"The primary threat to Finnish wolves is illegal killing. The current (Finnish) Karelian population is not only small in size, but also significantly more inbred than previously, and the observed heterozygosity is significantly lower than among wolves born at the end of the 1990s (Jansson et al., 2012).Additonally, gene flow between Russian Karelian and Finnish populations seems to be low (Aspi et al., 2009; Jansson et al.,2012). In order to maintain a genetically healthy and viable wolf population in the long term, the ultimate management goal is to facilitate gene flow between Finnish and Russian parts of the Karelian population (Jansson et al., 2014) and to decrease the hunting pressure. This goal is especially difficult to achieve in the reindeer husbandry area, which is very large (approximately half of Finland), where wolves are eliminated or driven away within days of arrival. The wolf became protected in Finland outside the reindeer husbandry area in 1973, but until 1995 it was listed as a normal game species, and the population was controlled by hunting (Bisi et al., 2007). Following EU membership in 1995, Finland had to tighten its own legislation concerning the conservation status of the wolf. According to the EC Habitats Directive the wolf is listed in Appendix IV (strictly protected) with an exception in the Finnish reindeer herding area, where the wolf is listed in Appendix V (hunting is possible). The Ministry of Agriculture and Forestry annually grants a restricted number of licenses to kill wolves. The number of animals killed per year (including animals killed in car accidents) has ranged between 5 and 27 during 2000–2005 (Bisi et al., 2007). The Management Plan of the Wolf Population Finland in 2005 (Ministry of Agriculture and Forestry 11b/2005) recommended that Finland should have at least 20 breeding pairs. However, this goal was achieved (during the period 2005–2014) only in 2006, when there were 25 breeding pairs in Finland. A new management plan for wolves was accepted in Finland in 2015 and ‘population management’ hunting was part of this new plan. Accordingly, the Finnish Wildlife Agency licensed the hunting of 24 wolves in 2015 and an additional 10 wolves can be killed per year in cases of damage or close encounters. The rationale for ‘population management’ hunting has been hotly debated in Finland."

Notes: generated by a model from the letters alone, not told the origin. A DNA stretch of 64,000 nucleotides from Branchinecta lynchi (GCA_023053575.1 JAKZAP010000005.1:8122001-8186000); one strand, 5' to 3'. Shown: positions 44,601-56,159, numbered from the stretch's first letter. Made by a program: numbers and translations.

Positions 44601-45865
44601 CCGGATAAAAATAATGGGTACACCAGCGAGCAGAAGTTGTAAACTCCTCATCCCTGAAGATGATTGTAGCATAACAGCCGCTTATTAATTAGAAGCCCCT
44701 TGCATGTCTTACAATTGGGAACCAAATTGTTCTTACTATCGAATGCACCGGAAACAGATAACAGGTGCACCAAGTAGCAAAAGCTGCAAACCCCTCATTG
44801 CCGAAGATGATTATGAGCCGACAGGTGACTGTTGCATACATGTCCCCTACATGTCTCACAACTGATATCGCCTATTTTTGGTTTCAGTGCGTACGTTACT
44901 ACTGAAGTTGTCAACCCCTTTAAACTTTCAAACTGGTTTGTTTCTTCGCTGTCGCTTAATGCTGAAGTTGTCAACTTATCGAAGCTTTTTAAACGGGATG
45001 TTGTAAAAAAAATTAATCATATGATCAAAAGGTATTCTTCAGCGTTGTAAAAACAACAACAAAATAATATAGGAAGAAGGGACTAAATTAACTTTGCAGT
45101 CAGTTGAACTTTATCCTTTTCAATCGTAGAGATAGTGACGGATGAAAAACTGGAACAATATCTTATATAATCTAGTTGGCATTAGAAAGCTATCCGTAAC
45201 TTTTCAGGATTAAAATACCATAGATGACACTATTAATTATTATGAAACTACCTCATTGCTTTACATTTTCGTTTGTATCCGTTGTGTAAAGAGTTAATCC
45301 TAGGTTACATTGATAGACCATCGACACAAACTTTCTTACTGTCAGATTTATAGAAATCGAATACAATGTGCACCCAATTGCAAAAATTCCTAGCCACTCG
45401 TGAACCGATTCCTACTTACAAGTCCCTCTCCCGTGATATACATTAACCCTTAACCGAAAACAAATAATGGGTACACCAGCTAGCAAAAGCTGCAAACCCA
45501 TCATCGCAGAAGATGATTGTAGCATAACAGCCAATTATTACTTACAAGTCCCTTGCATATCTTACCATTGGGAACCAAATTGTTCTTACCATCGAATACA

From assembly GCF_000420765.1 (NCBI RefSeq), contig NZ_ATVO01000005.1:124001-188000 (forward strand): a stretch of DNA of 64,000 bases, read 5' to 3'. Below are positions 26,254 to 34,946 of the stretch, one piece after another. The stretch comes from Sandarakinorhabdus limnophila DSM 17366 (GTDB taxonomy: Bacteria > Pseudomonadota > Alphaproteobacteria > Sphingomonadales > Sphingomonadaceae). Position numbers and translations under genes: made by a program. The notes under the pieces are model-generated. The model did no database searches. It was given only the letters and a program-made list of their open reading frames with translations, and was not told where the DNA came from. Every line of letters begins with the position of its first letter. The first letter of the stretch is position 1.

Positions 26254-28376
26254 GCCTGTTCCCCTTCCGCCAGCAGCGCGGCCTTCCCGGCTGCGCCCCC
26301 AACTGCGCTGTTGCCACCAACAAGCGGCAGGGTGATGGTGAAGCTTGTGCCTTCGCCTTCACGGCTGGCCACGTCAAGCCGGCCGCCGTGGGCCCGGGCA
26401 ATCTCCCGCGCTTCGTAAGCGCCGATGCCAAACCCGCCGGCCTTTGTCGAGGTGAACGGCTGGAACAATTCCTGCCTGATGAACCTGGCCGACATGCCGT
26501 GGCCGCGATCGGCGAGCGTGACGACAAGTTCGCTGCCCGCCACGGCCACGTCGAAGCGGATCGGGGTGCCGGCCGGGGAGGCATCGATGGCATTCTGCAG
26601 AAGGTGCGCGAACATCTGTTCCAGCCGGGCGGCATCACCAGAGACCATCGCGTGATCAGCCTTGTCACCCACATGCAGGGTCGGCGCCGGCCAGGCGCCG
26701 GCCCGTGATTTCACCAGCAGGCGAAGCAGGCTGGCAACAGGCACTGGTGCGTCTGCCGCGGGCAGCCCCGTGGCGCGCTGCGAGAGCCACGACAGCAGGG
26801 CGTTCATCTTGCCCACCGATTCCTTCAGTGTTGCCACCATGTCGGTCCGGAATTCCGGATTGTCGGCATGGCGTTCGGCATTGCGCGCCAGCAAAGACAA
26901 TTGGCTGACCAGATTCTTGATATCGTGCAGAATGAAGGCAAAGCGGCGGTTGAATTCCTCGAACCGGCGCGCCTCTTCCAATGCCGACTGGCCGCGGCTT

Source
Hindrikson, M., Remm, J., Pilot, M., Godinho, R., Stronen, A. V., Baltrūnaité, L., Czarnomska, S. D., Leonard, J. A., Randi, E., Nowak, C., Åkesson, M., López-Bao, J. V., Álvares, F., Llaneza, L., Echegaray, J., Vilà, C., Ozolins, J., Rungis, D., Aspi, J., Paule, L., Skrbinšek, T. and Saarma, U. (2016), Wolf population genetics in Europe: a systematic review, meta-analysis and suggestions for conservation and management. Biol Rev. doi:10.1111/brv.12298

Wolf from Finland. Credits to Villmarksfotografen Fotograf Tommy Solberg.

*This image is copyright of its original author